Shelagh Stephenson’s The Memory of Water, while a skilfully constructed comedy, is perhaps at its core more centred on its heavily-emphasised themes of memory and loss. It’s also very clear that this is a play about women: the two men who appear in the play serve largely as accessories to the sisters, with very little exploration into their independent thoughts and feelings. This production didn’t necessarily overlook any of these elements: but it’s difficult to see exactly what point they were driving at with their interpretation.
Anna Curzon Price’s set design was effective without being overstated, not distracting from the actors but providing a backdrop to what must have been a lonely life for Vi. In this mostly naturalistic play, there’s not a lot of room to experiment with sound and lighting, but they supported the production effectively; the lighting used for Mary’s dream-like conversations with Vi set the mood appropriately. The projections of water used were a clear allusion to the play’s themes, but did come across a little distracting at times; perhaps they would have been better suited to an emptier stage.
As previously mentioned, The Memory of Water is a play about women: as such, this makes the decision to change Frank to a female character a questionable one, thematically. The male characters are certainly supposed to serve as a counterpart to the women in the play, and this change weakens the comparison of Frank to the sisters’ unnamed father, as well as Catherine’s pitiable bid for his attention. However, thanks to Charlotte Husnjak’s deadpan and acerbic performance, this certainly didn’t detract from the piece as a whole. Joe Hilton’s rather weak-willed Mike, meanwhile, gave the impression that his life circumstances had come about more by chance than anything- which meshed well with the forceful, often turbulent personalities of the three sisters and was highlighted by his complete failure to repel Catherine’s intoxicated advances on him.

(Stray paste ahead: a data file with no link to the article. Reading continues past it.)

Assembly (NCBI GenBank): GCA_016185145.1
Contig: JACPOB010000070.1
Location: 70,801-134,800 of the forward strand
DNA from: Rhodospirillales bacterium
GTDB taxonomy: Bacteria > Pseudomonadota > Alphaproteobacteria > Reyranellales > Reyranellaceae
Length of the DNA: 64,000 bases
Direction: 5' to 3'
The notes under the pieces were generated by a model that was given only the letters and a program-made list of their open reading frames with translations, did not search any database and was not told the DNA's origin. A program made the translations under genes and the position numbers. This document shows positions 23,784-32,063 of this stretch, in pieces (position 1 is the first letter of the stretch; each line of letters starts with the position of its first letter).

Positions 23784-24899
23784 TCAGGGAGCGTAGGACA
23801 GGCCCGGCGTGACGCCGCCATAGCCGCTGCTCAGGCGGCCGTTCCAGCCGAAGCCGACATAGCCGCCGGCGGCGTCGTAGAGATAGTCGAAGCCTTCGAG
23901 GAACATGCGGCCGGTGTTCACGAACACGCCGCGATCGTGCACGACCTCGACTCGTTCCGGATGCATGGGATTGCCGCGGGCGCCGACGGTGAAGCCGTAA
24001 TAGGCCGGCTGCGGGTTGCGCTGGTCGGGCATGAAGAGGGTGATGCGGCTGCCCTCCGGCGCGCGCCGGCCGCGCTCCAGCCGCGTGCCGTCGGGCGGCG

Force of personality is one of few constants across Vi and her daughters. Catherine is perhaps the most overt example of this, a wildly exuberant character who yet still manages to be completely overlooked by her family a majority of the time. Priya Edwards did an admirable job of bringing across Catherine’s sheer energy, as well as her transparent need for validation and attention. This made a strong contrast to Kay Benson’s Theresa, who seemed a little flat at times. Certainly this could be interpreted as the effects of her mother’s recent death; yet for a character whose life is clearly dominated by anxiety, Benson’s interpretation just didn’t seem to include enough tension. Sadly, this resulted in a few of Theresa’s more hysterical comedic lines losing some of their impact.
However, Benson still provided a suitable “bickering” partner to Iulia Tchilaia’s sardonic Mary, who is –ostensibly at least–the most grounded of the three sisters. Her mission to be reunited with her son Patrick is touching in its futility, and lends weight to the difficulty of her relationship with Mike. However, this interpretation did lack some of the venom seen in other interpretations of Mary, weakening the comedy in places. The scenes between Mary and Vi are perhaps the weakest part of Stephenson’s writing, but Anna Bullard’s Vi was believably both aloof and hurt by her daughters’ lack of appreciation for her efforts. However, the character did feel a little two-dimensional, not fully bringing across the mischievous and fun-loving nature of this younger spectre of Vi. Their final scene is never easy to stage in its heavy symbolism, but the mirroring effect used did not seem the best way to overcome this: in a broadly naturalistic play, the physical theatre seemed out of place, distracting from the poignancy of Vi’s words.
While perhaps not realised to its full potential, the production still made interesting observations and provided more than a few laughs. With a little more direction, this piece could certainly pack a punch.
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